The History of Soccer Cleats

The original design and purpose of today’s soccer cleats has greatly evolved since the early 1800’s. Back then, soccer shoes were meant to be used as protective footwear, and not for giving footballers a significant boost in their overall performance during games. Moreover, the design of the footwear during those days was quite different from the design adopted by shoe manufacturers today, although some trace similarities can be noticed.

Although the earliest football shoes recorded belonged to King Henry the VIII in 1526, not much information can be gathered regarding his footwear. As the year approached the late 1800’s, the sport of football began to gain popularity, with numerous football clubs starting up in 1880’s. Many of these clubs still compete in the Premier League today.

During those days, soccer cleats had steel built around the toe area to protect players from potential injuries while playing. Additional protection came in the form of heavy leather material, which was used to create soccer shoes. The only part of the shoe that actually helped boost the footballer’s performance was the metal studs placed at the bottom.

As time progressed towards 1900 and 1940, slight improvements were made to the primitive soccer cleats. After the World War II, the South Americans created a pair of lighter soccer shoes that was made to improve mobility plus control.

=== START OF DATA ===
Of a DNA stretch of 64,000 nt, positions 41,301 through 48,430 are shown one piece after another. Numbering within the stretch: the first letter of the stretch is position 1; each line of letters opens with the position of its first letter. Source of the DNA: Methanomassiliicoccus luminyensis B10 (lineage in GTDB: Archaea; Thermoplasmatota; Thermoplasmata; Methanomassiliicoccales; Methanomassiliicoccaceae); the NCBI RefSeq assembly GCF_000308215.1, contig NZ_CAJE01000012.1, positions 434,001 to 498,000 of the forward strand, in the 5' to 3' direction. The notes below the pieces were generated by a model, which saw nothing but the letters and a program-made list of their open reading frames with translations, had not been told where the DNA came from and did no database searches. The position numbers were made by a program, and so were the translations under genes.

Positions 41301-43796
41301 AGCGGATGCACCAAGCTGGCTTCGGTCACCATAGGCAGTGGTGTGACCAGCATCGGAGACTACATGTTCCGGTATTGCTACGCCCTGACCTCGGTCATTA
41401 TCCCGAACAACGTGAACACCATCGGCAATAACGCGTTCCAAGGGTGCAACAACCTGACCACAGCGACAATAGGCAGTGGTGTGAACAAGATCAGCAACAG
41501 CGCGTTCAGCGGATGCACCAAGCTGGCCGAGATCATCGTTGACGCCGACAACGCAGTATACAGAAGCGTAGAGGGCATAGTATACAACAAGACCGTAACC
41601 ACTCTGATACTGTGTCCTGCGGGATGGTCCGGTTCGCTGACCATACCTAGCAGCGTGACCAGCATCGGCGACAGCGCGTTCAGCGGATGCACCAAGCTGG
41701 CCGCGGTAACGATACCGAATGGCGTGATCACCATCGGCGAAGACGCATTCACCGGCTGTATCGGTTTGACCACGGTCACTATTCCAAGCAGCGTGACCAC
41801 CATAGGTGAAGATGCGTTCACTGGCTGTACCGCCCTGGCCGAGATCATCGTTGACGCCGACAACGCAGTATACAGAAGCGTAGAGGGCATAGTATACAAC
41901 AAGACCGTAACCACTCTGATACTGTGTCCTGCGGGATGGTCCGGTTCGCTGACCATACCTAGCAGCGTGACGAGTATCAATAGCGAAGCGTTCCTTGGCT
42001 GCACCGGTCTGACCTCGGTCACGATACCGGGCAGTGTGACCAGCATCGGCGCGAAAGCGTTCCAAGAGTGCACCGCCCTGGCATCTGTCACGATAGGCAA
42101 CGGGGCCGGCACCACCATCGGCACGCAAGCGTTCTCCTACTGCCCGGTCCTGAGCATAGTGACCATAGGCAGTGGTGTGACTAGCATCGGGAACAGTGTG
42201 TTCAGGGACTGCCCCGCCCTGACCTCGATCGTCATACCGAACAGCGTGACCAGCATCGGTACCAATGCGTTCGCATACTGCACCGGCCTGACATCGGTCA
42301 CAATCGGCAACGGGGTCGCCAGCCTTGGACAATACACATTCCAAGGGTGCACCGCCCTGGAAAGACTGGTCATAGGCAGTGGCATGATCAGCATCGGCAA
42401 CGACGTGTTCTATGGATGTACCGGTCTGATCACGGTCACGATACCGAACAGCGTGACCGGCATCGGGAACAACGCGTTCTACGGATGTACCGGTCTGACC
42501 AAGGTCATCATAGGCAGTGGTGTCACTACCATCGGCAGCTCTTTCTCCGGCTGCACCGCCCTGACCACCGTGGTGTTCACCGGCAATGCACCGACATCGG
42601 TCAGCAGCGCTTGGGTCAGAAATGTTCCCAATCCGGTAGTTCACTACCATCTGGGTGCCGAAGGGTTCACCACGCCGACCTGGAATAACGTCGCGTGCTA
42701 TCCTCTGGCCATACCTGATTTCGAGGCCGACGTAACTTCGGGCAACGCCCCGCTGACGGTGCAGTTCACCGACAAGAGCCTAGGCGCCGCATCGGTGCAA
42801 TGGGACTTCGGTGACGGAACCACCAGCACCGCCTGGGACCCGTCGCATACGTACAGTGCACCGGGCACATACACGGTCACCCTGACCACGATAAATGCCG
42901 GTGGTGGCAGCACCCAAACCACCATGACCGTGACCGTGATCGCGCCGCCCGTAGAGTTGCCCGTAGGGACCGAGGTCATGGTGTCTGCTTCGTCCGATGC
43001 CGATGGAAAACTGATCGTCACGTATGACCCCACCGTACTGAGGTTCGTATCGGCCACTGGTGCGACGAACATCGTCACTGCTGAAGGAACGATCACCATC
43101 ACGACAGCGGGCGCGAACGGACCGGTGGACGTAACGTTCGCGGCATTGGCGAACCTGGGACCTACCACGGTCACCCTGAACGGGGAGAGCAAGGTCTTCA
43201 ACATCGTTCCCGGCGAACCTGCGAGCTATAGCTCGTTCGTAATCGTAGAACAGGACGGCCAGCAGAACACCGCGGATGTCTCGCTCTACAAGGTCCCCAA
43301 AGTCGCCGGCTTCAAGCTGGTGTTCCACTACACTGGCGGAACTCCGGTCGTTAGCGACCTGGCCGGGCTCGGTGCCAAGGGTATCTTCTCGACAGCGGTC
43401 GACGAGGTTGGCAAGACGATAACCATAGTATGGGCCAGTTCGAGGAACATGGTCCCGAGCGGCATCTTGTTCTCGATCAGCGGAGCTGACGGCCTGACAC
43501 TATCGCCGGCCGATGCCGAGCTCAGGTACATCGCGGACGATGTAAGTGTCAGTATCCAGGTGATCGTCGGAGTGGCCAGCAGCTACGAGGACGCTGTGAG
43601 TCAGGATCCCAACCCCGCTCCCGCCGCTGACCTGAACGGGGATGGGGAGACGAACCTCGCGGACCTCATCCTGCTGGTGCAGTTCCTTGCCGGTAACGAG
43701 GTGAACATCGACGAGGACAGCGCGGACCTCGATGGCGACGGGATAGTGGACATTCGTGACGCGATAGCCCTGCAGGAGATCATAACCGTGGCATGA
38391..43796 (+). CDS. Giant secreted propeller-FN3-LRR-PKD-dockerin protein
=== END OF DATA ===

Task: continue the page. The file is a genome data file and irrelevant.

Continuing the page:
In 1954, Adolf and Rudolf Dassler (brothers) developed the first pair of soccer cleats with removal studs, helping users boost their running speeds and ability to make sudden movements. Later, the brothers decided to depart and form their own companies – Adolf founded Adidas, while Rudolf went on to form Puma.

In the 1960’s Mitre, Joma and Asics remodeled the design of soccer shoes by removing the ankle support, and giving it a lower cut instead – this modification further improved mobility and made the shoes more comfortable to wear.

In the 1970’s, the boots came in a variety of colors instead of the traditional color black. Also, Adidas finally established itself as a leading shoe manufacturer in the industry, while releasing the Copa Mundial during the late 1970’s.

In the 1980’s, the Adidas Predator boot was developed by Craig Johnston, and was released in 1994.

In the 1990’s, Reebok and Mizuno came into the picture and made names for themselves as market leaders with the release of soccer cleats with lighter soles, which aided its users ability to maintain balance. Also, Nike began competing in the football shoe market as well.

In 1998, Nike released the lightest boot during the time – the Nike Mercurial, which weighed

only 200 grams.

In 2002, Nomis released a shoe with Wet Control Technology. In 2006, Lotto created a lace-less boot, while Kelme introduced the performance enhancing capabilities rendered through Shark Technology.

During recent years, laser technology made it possible for players to customize their own soccer shoes to their liking. And lastly, computer technology was incorporated into the f50 boot by Adidas. The microchip located within the sole can measure speed and distance, which serves as valuable data for determining how well players perform during and after a game.

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